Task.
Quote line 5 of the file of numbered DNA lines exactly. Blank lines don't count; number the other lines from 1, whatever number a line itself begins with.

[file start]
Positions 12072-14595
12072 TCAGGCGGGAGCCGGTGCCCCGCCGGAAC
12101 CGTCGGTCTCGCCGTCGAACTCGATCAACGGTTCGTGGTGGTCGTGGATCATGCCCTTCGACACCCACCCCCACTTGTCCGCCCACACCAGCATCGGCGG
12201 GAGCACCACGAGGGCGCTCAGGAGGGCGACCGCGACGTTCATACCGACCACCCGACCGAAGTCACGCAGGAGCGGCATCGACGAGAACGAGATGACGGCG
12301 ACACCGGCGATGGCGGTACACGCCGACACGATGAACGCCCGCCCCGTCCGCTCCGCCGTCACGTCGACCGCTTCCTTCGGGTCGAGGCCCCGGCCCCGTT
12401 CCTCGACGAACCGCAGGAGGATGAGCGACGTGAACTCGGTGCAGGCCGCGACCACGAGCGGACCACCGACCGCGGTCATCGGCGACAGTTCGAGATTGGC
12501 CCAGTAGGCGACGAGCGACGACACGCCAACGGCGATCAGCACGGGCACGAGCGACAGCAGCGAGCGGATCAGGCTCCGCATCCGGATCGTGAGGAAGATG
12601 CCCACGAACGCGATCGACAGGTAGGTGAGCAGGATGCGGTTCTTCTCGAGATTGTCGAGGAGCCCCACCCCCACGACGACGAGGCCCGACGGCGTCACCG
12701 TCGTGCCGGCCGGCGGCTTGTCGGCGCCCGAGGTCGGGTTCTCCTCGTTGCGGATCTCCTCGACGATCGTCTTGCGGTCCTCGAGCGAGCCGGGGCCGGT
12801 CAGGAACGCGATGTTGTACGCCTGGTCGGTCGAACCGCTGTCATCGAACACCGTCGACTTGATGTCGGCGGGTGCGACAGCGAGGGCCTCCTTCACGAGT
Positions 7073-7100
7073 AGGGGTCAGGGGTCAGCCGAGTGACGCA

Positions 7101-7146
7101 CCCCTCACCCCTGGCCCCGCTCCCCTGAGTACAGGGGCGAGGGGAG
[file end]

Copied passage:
12301 ACACCGGCGATGGCGGTACACGCCGACACGATGAACGCCCGCCCCGTCCGCTCCGCCGTCACGTCGACCGCTTCCTTCGGGTCGAGGCCCCGGCCCCGTT